The image below suggest that that diagonals of a parallelogram are perpendicular exactly when the parallelogram is a rhombus. Use vectors and the dot product to prove this fact.

Let %%vecu%% and %%vecv%% be vectors in %%RR^n%% where %%vecu=(:u_1,u_2,...,u_n:)%% and %%vecv=(:v_1,v_2,...,v_n:)%% and %% ||vecu||=||vecv||%%
Prove that %%(vecu+vecv)%% is perpendicular to %%(vecu-vecv)%%

Edit: I had assumed two dimensions to start with simply because of the flat picture, but this proof easily extends to n dimensions as well. For the picture, I just copied yours and edited it in paint.

I do think it could be improved slightly, though. Your proof is inherently two dimensional yet the theorem holds in three or even more dimensions as well.

But again - it definitely merits a "Good Answer" vote!

## Comments

Let %%vecu%% and %%vecv%% be vectors in %%RR^n%% where %%vecu=(:u_1,u_2,...,u_n:)%% and %%vecv=(:v_1,v_2,...,v_n:)%% and %% ||vecu||=||vecv||%%

Prove that %%(vecu+vecv)%% is perpendicular to %%(vecu-vecv)%%

%%(vecu+vecv) * (vecu-vecv)=(:u_1+v_1,u_2+v_2,...,u_n+v_n:) * (:u_1-v_1,u_2-v_2,...,u_n-v_n:) =%%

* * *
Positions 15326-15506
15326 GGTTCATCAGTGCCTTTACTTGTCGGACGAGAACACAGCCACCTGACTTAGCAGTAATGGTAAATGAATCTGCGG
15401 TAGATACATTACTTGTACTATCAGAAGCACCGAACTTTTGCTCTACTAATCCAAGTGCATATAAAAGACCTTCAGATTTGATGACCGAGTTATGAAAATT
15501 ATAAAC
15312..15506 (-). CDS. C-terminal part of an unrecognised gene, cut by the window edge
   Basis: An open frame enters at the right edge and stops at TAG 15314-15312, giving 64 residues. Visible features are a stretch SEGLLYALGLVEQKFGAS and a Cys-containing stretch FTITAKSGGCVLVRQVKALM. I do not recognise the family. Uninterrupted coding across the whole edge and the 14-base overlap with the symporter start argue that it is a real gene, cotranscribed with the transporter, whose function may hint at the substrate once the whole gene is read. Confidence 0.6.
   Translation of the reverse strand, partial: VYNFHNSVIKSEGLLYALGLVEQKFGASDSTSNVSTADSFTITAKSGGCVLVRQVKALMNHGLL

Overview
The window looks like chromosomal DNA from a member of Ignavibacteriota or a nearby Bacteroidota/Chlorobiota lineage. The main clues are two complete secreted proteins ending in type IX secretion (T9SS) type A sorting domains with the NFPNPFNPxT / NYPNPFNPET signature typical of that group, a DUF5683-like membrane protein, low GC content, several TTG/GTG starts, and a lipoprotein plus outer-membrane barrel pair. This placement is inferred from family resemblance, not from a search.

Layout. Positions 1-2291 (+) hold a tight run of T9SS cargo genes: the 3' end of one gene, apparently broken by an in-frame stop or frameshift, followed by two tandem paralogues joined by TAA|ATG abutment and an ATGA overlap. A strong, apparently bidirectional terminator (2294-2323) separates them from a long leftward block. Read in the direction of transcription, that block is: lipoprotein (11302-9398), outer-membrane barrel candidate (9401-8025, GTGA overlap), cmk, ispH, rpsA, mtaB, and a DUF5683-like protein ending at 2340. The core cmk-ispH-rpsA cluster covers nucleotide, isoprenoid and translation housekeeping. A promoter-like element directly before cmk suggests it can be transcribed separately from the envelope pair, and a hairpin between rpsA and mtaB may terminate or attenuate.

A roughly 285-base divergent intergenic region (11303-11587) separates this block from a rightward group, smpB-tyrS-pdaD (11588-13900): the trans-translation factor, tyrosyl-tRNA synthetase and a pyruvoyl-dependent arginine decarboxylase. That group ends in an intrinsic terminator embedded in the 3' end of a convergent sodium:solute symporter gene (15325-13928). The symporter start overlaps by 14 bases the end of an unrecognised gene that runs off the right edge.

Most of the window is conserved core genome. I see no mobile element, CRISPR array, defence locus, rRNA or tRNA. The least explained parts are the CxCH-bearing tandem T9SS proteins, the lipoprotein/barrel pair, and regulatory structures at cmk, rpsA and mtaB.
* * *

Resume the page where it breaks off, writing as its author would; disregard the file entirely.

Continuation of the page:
%%(u_1+v_1)(u_1-v_1)+(u_2+v_2)(u_2-v_2)+...+(u_n+v_n)(u_n-v_n)=u_1^2-v_1^2+u_2^2-v_2^2+...+u_n^2-v_n^2=%%

%%(u_1^2+u_2^2+...+u_n^2)-(v_1^2+v_2^2+...+v_n^2)=||vecu||^2-||vecv||^2%%

%%=||vecu||^2-||vecu||^2=0%%

Edit: I had assumed two dimensions to start with simply because of the flat picture, but this proof easily extends to n dimensions as well. For the picture, I just copied yours and edited it in paint.

@fritz I like this! How'd you make the picture?

I do think it could be improved slightly, though. Your proof is inherently two dimensional yet the theorem holds in three or even more dimensions as well.

But again - it definitely merits a "Good Answer" vote!